[Talk-GB] Mapping Mobility Stockport

SK53 sk53.osm at gmail.com
Wed Jan 9 19:44:43 UTC 2019


Hi Jez,

These things are much talked about in OSM, but relatively rarely moved to a
point of real usability. I went to a really interesting talk at SotM-10
with lots of good ideas, but years later when I looked at their target city
there was nary a trace of actual mapping.

Even for step counts I'm not aware of any applications which do
reduced-step as opposed to step-free routing (unless Richard does something
in cycle.travel where a flight of 10 steps may be acceptable compared with
a kilometre detour). Part of the problem here is that often the precise
number of steps which are acceptable will depend on each individual.
However, mapping step counts is easy, everyone is likely to come to a
similar result.

Off the top of my head things which should be relatively easy to capture
and fit in OSM :

   - Steps & step counts on stairs . Either map individual flights of
   stairs separately or include some indication of how many steps there are on
   each flight. If one has to use stairs, the ability to take a breather can
   mean that 2 flights of 20 steps are easier than 1 of 30.
   - Presence of handrails on stairs
   - Atypical steps (e.g., a footpath with 1 or 2 steps every 20 metres or
   so; or ones where the individual treads are long (came across one of these
   at Birkenhead Park station & there's no lift).
   - Steeper inclines on footways/pedestrianised streets
   - Dropped kerbs (it's actually quite hard to identify properly flush
   ones, and hitting something which is just slightly proud of the line can
   jolt a wheelchair)
   - Refuge islands for pedestrian crossings
   - Unmarked crossings (often identified by dropped kerbs and perhaps a
   refuge)
   - Wheelchair access to amenities & shops (best done by a wheelchair
   user, but could be done with a tape measure for all entrances which are not
   flush). Also it's quite likely that dedicated wheelchair ramps may not have
   been mapped in the first pass.
   Do amenities/shops which have a step to gain entrance have a) a ramp or
   b) an alternative means of egress. Asking about this could be a good way to
   tell them about simple metal/fibre-glass movable ramps.
   - Pedestrian safety barriers (as these may restrict viable places to
   cross roads (not important if one solely allows ped. crossings for routing).
   - Lifts in shopping centres & other locations (e.g, railway stations).
   - Seating at bus stops

At some stage the issue of whether to map pavements (sidewalks) separately
will arise. If pavements are to be mapped separately they need to be done
systematically in any one area : incomplete mapping can cause problems with
many existing applications, particularly those which do routing (e.g.,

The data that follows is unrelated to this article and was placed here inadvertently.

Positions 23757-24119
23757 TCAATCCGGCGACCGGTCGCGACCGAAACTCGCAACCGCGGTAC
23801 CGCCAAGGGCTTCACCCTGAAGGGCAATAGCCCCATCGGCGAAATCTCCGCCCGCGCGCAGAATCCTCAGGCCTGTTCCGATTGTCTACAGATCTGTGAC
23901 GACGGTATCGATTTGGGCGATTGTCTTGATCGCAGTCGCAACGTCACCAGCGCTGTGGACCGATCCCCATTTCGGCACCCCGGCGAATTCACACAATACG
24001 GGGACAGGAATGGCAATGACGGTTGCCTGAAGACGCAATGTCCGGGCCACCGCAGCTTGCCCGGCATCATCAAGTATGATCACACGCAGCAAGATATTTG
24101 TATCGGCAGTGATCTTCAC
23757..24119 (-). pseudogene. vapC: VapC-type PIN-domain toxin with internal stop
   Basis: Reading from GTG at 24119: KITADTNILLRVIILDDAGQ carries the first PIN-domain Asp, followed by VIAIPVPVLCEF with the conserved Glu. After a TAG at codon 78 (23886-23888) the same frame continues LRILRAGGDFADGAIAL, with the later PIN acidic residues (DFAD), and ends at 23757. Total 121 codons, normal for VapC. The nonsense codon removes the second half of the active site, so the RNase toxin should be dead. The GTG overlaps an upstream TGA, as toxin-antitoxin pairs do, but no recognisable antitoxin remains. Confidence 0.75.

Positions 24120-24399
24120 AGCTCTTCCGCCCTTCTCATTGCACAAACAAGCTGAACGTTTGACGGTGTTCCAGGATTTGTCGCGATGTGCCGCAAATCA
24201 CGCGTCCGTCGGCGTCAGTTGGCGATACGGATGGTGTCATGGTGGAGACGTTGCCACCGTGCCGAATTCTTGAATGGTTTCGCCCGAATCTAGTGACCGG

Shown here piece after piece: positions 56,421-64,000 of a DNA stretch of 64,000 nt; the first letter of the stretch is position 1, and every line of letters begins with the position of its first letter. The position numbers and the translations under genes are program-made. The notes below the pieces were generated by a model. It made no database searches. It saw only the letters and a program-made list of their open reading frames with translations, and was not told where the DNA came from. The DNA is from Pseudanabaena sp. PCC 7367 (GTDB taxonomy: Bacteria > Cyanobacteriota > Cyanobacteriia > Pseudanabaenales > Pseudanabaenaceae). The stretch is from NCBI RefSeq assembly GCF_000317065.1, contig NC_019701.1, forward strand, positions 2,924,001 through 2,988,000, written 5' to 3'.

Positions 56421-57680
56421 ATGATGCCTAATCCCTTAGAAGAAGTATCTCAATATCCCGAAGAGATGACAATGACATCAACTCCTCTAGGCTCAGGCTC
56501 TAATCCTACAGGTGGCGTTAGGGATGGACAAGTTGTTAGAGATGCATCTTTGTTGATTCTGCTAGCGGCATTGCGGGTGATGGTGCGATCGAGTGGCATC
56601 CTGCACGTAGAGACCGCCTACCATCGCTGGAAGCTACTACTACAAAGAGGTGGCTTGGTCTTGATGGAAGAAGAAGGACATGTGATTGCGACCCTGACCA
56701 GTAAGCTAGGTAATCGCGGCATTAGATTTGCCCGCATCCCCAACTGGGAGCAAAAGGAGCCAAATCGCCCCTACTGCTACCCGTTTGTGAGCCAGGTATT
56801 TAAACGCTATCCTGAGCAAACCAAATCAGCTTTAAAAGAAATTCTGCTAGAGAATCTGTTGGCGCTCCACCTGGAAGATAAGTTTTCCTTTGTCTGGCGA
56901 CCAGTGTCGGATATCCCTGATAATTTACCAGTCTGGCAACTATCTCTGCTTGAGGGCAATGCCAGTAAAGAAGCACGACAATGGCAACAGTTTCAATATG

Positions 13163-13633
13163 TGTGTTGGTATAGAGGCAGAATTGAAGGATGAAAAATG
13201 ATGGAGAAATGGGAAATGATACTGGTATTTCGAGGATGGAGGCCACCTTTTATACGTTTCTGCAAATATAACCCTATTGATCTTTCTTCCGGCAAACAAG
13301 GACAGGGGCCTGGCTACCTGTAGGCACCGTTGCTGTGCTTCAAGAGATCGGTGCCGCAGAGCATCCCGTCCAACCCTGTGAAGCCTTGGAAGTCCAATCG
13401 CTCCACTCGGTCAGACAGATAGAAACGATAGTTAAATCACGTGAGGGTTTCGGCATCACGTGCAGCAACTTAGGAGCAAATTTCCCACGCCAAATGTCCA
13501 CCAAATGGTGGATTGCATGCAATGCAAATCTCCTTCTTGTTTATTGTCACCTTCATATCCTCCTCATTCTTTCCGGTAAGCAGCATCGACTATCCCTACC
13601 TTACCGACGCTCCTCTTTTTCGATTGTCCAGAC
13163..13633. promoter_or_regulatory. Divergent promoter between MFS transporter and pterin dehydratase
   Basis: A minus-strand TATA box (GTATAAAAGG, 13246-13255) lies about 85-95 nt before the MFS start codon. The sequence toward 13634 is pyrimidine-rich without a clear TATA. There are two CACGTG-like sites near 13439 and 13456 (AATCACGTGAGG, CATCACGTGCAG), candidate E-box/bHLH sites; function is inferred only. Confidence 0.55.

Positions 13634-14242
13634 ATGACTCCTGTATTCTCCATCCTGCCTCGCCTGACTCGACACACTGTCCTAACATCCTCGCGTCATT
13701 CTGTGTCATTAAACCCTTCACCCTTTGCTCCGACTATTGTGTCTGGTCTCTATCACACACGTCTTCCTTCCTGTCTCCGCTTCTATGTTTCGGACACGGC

Traveline SouthEast). This may be a suitable case for using something like
Tasking Manager: I can set up a project if needed as I have kindly been
given rights to do on the instance supported by the Swiss OSM community.

I've spent about 3 hours in total mapping the town centre of Stockport in
2015 and 2016, so I have a bit of local knowledge. I've also mapped stuff
along the A516 to the Tameside boundary, but not really elsewhere in the
Borough. As elsewhere in NW England it is not mapped as intensively as
other places. It certainly has plenty of steps, steep pedestrian routes
right in the middle of the town. A cursory check suggests that improving
the mapping of railway stations would probably be useful, for instance the
current mapping of Brinnington doesn't accord with the statement that it is
not accessible on this forum
<https://www.railforums.co.uk/threads/greater-manchester-wheelchair-access-at-stations.156665/>
.

I probably have a couple of hundred photos, but Bing StreetSide is
available for the area (albeit 2012) and shows enough detail to be useful
as here <https://binged.it/2LYzEvO> with the steps up from Little Underbank
towards the Market. Capturing more recent imagery for Mapillary would also
certainly help. The town centre is not so big as to be unmanageable. I
don't have any idea of that status of other local centres.

One project which is worth mentioning is OpenSidewalks
<https://www.opensidewalks.com/>, which had some impact in the US. I don't
know what it's current status might be.

Jerry

On Wed, 9 Jan 2019 at 18:12, Jez Nicholson <jez.nicholson at gmail.com> wrote:

> Seeking your input...
>
> I'm talking with Open Data Institute (ODI) Manchester about their "Mapping
> Mobility Stockport" project which won some funding in a competition to
> encourage interaction between public bodies and Open Data bodies (such as
> OSM).
>
> They are "crowdsourcing and creating an accessibility map of Stockport,
> working with disability action groups and Age UK."
>
> They will be running workshops with different groups of people getting
> them out mapping. Data created will 1) be added to Stockport Council’s GIS
> map and to help inform them of problems, 2) be added to OSM....although
> they are keen to use OSM as the primary datastore then extract stuff for
> use by the Council, and not vice versa. They will mostly be using existing
> tools.
>
> I believe that some mobility things are suited for inclusion in OSM,  e.g.
> number of steps in a flight (from a chat I had with SK53), or wheelchair
> accessibility of shops (maybe using WheelMap).
>
> Some things like uneven paving stones might be better suited to
> FixMyStreet, but that could be used as well.
>
> So far I've suggested using a combination of OSM ID Editor, WheelMap, and
> FixMyStreet. What other tools or information on the web are there to
> consider? Any specific mobility things to map (on OSM or other
> tools/sites)? Is there an "accessibility render" anywhere?
>
> Regards,
>              Jez
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> Talk-GB at openstreetmap.org
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